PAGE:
In the Mirror of Genre: Students Write this
Interviews on Web Pages
Three students volunteered to be interviewed at intervals throughout this
process as they read and then wrote hypertexts. Some of these interviews
included read-aloud protocols as the students surfed their way through
the web reading assignments. Others were retrospective accounts of
how and why they composed their texts the way they did.
For this report, I'll cut a hundred or so pages of not-well-analyzed
transcript down to one paragraph.
I asked one of the students who worked on the "Virtual Life" text what
she liked and did not like about her own contribution, the "Cyberstalking"
page. This is what she had to say:
Itís kind of funny, Ďcause Iíve gone and created a site thatís a little
more text than anything else. Which goes against what I actually
liked a lot. So I think what I would have done is maybe try to condense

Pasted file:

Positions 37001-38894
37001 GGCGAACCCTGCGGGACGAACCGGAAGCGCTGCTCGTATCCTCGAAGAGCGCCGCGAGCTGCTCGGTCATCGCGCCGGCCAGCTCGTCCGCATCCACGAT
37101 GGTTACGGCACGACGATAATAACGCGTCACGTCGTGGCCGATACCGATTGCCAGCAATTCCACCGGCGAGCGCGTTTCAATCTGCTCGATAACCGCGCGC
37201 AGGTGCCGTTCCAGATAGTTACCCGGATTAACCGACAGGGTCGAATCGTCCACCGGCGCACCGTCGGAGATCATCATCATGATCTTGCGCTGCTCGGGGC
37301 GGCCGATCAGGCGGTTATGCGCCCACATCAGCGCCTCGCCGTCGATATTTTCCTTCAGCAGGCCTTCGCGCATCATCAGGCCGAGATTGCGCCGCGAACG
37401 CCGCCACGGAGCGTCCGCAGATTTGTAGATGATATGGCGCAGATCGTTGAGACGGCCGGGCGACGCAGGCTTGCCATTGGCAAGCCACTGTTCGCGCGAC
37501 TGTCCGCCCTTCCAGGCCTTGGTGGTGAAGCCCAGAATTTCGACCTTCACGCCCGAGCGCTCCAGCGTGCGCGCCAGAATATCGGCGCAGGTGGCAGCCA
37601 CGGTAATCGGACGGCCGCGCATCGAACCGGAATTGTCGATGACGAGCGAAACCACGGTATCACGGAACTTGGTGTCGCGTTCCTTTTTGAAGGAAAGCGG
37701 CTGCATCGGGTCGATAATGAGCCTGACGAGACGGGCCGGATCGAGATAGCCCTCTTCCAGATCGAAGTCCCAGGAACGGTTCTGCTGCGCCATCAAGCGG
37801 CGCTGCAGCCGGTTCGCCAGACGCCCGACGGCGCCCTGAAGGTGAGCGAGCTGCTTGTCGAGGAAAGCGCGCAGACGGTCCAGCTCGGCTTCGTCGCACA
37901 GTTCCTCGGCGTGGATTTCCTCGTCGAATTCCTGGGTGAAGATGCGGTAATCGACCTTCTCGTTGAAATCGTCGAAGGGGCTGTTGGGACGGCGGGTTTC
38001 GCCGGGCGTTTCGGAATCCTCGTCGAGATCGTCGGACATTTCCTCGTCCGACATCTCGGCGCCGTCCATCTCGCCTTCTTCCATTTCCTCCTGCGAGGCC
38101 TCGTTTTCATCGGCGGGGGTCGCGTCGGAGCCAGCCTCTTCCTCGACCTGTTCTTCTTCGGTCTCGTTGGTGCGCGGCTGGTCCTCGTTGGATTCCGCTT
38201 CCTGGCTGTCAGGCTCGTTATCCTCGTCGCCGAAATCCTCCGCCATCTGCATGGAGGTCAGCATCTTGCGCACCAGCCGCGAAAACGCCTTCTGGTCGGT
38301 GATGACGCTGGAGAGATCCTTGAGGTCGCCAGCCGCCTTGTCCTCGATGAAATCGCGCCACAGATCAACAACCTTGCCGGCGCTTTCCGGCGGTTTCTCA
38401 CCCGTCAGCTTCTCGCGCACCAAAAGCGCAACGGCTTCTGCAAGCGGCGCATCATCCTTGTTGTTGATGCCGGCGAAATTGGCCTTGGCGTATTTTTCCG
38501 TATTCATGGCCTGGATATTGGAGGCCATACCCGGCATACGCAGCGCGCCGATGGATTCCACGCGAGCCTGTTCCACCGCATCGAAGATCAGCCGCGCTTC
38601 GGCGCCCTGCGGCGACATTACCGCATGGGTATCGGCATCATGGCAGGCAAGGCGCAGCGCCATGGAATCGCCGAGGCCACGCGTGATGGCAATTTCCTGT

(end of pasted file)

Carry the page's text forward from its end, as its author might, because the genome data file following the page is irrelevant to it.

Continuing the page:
the text that was actually on this site. But it still would have
a link to the Hitchcock case and a link to these people because I thought
they were important. Even possibly have a little bit of information from
myself connecting to those sites. But I don't know how to go about
In other words, she would attenuate her own text to "a little bit of information
from myself" and concentrate on smooth connections to other people's material.
This in fact is more like what other sites such as the Hypertext Fiction
site do: the author's own text performs bridging and summarizing tasks
rather than making its own argument in any detail. Students who do
produce large amounts of their own argument seemed faintly embarrassed
about the fact that in doing so, they reproduced the linear hard-copy essay:
the only available model for extended argument.